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    • Sunday service - Holy Communion June 4, 2023 at 9:30 am – 11:00 am Grace Church 215 Pleasant Street, Sheldon, VT Website: www.gracechurchsheldon.comTime:  09:30 AM Eastern Time (US and Canada)        Every week on Sun.Join Zoom Meetinghttps://us02web.zoom.us/j/83929911344?pwd=alZQTWZMN0ZkWFFPS1hmNjNkZkU2UT09Meeting ID: 839 2991 1344Password: Call for detailsOne tap mobile+13126266799,,83929911344#,,1#,816603# US (Chicago)+19294362866,,83929911344#,,1#,816603# US (New York)Dial by your location        +1 312 626 6799 US (Chicago)        +1 929 436 2866 US (New York)Meeting ID:…
    • Sunday service - Holy Communion June 11, 2023 at 9:30 am – 11:00 am Grace Church 215 Pleasant Street, Sheldon, VT Website: www.gracechurchsheldon.comTime:  09:30 AM Eastern Time (US and Canada)        Every week on Sun.Join Zoom Meetinghttps://us02web.zoom.us/j/83929911344?pwd=alZQTWZMN0ZkWFFPS1hmNjNkZkU2UT09Meeting ID: 839 2991 1344Password: Call for detailsOne tap mobile+13126266799,,83929911344#,,1#,816603# US (Chicago)+19294362866,,83929911344#,,1#,816603# US (New York)Dial by your location        +1 312 626 6799 US (Chicago)        +1 929 436 2866 US (New York)Meeting ID:…
    • Sunday service - Holy Communion June 18, 2023 at 9:30 am – 11:00 am Grace Church 215 Pleasant Street, Sheldon, VT Website: www.gracechurchsheldon.comTime:  09:30 AM Eastern Time (US and Canada)        Every week on Sun.Join Zoom Meetinghttps://us02web.zoom.us/j/83929911344?pwd=alZQTWZMN0ZkWFFPS1hmNjNkZkU2UT09Meeting ID: 839 2991 1344Password: Call for detailsOne tap mobile+13126266799,,83929911344#,,1#,816603# US (Chicago)+19294362866,,83929911344#,,1#,816603# US (New York)Dial by your location        +1 312 626 6799 US (Chicago)        +1 929 436 2866 US (New York)Meeting ID:…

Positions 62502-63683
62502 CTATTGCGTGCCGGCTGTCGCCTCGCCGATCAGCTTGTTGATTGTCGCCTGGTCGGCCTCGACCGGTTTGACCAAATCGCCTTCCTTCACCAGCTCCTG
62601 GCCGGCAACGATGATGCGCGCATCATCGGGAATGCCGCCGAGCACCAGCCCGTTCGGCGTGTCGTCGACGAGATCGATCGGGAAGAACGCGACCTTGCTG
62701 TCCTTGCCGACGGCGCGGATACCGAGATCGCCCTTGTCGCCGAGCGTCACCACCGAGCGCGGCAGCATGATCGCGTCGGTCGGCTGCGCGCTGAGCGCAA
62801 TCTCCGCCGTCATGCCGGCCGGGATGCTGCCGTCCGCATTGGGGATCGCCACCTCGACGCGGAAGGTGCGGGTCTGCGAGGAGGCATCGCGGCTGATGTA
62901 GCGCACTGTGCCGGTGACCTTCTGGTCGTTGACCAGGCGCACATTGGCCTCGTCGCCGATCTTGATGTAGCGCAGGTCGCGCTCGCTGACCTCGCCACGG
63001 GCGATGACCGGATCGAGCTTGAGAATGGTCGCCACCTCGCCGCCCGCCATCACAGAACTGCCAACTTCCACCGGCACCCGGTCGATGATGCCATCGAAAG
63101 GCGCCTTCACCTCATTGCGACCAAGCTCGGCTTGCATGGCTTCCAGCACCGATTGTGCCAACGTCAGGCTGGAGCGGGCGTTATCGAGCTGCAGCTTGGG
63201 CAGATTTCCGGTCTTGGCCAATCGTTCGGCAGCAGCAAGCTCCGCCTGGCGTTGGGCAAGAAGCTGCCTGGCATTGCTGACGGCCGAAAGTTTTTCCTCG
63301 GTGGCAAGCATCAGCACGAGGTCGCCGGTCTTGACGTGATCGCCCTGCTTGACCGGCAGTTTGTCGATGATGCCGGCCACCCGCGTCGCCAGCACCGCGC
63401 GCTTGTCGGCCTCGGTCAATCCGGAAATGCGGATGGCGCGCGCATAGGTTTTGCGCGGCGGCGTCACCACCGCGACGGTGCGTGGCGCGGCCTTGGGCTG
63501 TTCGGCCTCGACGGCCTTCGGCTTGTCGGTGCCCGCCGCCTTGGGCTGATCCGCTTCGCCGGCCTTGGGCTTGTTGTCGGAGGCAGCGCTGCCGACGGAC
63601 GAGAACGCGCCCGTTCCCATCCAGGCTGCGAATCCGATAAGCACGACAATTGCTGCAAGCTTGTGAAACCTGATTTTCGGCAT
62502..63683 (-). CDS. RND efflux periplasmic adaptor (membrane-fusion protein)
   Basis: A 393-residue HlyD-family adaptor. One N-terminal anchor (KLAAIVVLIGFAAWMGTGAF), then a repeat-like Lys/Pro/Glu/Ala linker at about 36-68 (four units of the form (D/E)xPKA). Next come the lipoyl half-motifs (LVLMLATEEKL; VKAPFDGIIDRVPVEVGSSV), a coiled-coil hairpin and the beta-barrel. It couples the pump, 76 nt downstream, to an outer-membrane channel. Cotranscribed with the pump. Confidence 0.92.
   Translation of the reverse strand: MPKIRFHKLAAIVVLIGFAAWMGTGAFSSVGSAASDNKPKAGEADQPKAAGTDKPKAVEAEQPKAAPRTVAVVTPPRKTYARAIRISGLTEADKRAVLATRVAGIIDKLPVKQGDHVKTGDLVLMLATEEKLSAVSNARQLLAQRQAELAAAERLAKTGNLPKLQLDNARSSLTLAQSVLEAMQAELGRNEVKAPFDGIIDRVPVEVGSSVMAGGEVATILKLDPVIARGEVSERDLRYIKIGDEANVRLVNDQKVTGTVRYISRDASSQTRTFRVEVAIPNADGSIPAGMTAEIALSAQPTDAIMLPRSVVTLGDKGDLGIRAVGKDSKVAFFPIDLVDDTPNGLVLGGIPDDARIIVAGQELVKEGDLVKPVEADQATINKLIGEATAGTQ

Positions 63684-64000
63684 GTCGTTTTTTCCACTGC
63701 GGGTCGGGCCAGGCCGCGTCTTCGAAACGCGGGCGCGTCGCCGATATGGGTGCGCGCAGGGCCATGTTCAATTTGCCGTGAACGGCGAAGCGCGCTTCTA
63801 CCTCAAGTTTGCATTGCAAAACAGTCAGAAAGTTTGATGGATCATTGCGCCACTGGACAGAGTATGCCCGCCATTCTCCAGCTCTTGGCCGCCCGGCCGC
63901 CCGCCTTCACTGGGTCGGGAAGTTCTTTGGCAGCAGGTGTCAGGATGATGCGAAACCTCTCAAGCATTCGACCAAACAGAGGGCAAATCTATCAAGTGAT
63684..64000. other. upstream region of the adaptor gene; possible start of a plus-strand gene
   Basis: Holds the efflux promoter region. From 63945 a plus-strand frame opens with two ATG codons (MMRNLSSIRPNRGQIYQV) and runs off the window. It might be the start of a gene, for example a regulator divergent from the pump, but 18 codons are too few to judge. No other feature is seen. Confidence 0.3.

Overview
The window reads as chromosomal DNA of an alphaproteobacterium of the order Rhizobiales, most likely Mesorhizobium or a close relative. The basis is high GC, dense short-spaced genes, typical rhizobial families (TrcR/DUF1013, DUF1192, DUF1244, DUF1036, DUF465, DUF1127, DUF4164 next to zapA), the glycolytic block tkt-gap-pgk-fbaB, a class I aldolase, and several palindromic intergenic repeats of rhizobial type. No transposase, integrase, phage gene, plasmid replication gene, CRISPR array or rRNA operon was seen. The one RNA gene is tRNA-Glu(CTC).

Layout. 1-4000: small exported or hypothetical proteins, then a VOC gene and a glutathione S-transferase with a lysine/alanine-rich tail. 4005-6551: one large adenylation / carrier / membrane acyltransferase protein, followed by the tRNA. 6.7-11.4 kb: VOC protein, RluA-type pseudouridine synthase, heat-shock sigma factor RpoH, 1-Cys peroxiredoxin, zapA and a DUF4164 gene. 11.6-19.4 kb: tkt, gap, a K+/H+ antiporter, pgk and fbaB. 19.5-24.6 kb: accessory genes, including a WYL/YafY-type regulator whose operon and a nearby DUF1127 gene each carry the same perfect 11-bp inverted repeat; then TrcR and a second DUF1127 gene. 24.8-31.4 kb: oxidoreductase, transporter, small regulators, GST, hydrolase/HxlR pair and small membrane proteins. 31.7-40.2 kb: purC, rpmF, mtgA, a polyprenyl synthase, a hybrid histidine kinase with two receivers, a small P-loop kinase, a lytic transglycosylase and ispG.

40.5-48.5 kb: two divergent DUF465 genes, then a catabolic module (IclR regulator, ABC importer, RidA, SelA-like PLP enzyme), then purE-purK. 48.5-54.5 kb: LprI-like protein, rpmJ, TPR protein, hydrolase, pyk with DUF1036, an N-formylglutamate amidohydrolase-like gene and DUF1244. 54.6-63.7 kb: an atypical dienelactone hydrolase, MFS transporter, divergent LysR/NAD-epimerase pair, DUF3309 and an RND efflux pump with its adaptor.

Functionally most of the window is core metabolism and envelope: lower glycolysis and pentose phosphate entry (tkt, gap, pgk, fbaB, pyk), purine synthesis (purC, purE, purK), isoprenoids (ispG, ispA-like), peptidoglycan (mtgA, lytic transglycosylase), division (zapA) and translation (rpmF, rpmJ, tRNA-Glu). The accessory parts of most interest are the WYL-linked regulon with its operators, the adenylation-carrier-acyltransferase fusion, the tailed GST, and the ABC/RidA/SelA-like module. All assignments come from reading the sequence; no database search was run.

Pentecost 11 Proper 13C RCL July 31. 2016

Hosea 11:1-11
Psalm 107:1-9. 43
Colossians 3:1-11
Luke 12:13-21

Our opening reading is from the Book of Hosea, an amazing prophet from 2,700 years ago. We recall that he had married a woman who was unfaithful to him. This gave him a profound insight into the way God must have felt when God’s people were unfaithful. In last week’s reading, we learned Hosea’s message that God does not stop loving us, no matter what.

This Sunday, we have the opportunity to gain even more insight into the nature of God’s love. God is speaking to God’s children. God calls Israel out of slavery in Egypt. God takes God’s children into God’s arms. God teaches God’s children to walk, leads them “with cords of  human kindness, with bands of love.  God bends down to God’s children and feeds them.

Commentator James Newsome says that God is described in terms that we could call motherly. God’s love for God’s children is described in terms of the greatest tenderness we could imagine. That is how much God loves God’s children. It is the love of any good parent. It is the love of our divine parent.